36. Editorial Note
On June 13, 1973, Henry Kissinger, the President’s Assistant for National Security Affairs, visited Ji Pengfei, the Chinese Minister of Foreign Affairs, at the residence of the Chinese Ambassador in Paris. Kissinger requested that the Chinese Government assist American efforts to stabilize the situation in Cambodia, but Ji replied that he could do little until Prince Norodom Sihanouk, head of the Cambodian Government in exile, returned to Beijing. A memorandum of conversation of the meeting is in National Archives, Nixon Presidential Materials, NSC Files, Kissinger Office Files, Box 94, Country Files, Far East, China Exchanges, May 16-June 13, 1973.
The following day, June 14, Kissinger met in his White House office with Huang Zhen, Chief of the PRC Liaison Office in the United States. Kissinger gave Huang a memorandum that explained U.S. support for the dissolution of the United Nations Commission for the Unification and Rehabilitation of Korea (UNCURK) and the decision to postpone discussion of the future of the United Nations Command. (Memorandum from Kennedy to Kissinger, June 14; ibid., Box 99, Country Files, Far East, PRC–UNCURK/UNC)
On the subject of Southeast Asia, Kissinger remarked, “We can’t reiterate enough that the key element in Indochina is now Cambodia, and everything else will be easy once that is settled.” Kissinger also described the agenda for the upcoming summit with Brezhnev, which was to begin on June 18. Concerning the Strategic Arms Limitation Talks, Kissinger stated that there would be an “agreement on the principles,” but no “concrete agreement.” Kissinger also addressed the Chinese Government’s displeasure with U.S.-Soviet plans for an “Agreement on the Prevention of Nuclear War.” Two weeks earlier, the Chinese Government had decried this agreement as an attempt to establish a “U.S.-Soviet nuclear hegemony.” (See footnote 2, Document 34.) Kissinger noted, “We have decided to proceed [with the agreement] even though we take your views extremely seriously. It is important for you to understand our position. If we want to establish hegemony with the Soviet Union, we don’t need an agreement. We have many offers [Page 272] without an agreement.” (Memorandum of conversation; National Archives, Nixon Presidential Materials, NSC Files, Kissinger Office Files, Box 95, Country Files, Far East, China Exchanges, June 14–July 9, 1973)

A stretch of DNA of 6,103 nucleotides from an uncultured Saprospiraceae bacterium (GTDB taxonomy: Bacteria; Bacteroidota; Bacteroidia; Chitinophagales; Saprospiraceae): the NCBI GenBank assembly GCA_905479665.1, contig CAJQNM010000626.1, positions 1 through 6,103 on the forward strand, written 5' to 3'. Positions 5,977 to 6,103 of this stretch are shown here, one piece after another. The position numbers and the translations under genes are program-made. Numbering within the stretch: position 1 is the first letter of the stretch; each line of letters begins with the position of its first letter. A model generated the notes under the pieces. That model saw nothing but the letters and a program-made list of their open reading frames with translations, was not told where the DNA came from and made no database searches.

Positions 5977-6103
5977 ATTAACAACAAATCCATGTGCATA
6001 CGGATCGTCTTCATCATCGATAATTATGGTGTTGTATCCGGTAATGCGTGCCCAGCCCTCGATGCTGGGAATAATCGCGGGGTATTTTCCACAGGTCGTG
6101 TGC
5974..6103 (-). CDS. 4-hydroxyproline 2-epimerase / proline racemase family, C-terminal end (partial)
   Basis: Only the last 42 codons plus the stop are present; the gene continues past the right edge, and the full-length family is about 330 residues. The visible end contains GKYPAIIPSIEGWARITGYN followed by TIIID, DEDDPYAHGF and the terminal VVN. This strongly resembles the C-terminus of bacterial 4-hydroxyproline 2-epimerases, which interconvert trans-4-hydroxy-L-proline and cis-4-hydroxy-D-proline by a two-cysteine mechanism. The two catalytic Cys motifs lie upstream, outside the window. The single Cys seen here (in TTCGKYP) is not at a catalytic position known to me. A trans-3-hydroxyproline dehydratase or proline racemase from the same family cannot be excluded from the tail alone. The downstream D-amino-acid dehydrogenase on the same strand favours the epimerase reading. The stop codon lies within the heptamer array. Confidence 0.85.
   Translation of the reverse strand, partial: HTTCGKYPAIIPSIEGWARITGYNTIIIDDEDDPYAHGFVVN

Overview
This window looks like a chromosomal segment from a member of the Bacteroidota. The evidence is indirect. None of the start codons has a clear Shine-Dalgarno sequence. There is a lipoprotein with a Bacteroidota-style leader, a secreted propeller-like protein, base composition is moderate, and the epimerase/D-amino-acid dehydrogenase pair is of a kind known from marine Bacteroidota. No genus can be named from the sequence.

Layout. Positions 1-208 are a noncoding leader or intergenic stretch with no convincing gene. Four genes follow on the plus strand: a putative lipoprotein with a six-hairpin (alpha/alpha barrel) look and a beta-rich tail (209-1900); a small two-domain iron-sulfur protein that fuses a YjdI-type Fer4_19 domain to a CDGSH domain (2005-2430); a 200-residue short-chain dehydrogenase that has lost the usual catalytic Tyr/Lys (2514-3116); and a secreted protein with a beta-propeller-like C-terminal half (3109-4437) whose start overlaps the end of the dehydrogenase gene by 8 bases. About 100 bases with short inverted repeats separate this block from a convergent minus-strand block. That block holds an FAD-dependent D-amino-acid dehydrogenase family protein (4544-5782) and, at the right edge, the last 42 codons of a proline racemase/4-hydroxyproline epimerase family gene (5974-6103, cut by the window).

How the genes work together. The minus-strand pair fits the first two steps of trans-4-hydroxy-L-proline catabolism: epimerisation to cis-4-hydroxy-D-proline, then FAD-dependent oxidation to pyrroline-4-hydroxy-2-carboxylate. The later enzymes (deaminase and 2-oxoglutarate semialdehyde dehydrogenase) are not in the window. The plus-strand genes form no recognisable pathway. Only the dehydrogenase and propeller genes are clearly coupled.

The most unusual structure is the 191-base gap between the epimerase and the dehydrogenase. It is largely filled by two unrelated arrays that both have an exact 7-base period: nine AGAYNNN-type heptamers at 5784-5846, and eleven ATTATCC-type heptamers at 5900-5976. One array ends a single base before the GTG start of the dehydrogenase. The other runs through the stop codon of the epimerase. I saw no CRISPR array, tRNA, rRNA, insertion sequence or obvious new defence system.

In response to Kissinger’s position, Huang produced a note from the Chinese Government rejecting the proposed U.S.–PRC accord requiring the two countries to consult each other before engaging in negotiations that could affect the other nation. Kissinger and Nixon had suggested such an accord in order to alleviate Chinese concern over U.S.-Soviet cooperation in the prevention of nuclear war. (See footnote 2, Document 34.) The Chinese note stated, “the joint declaration proposed by Dr. Kissinger on May 29 does not go beyond the scopes [sic] of the Shanghai Communiqué in principle, but on the contrary would, in effect, provide the Soviet Union with a pretext to peddle its bilateral agreements and Asian security system.” (National Archives, Nixon Presidential Materials, NSC Files, Kissinger Office Files, Box 95, Country Files, Far East, China Exchanges, June 14–July 9, 1973)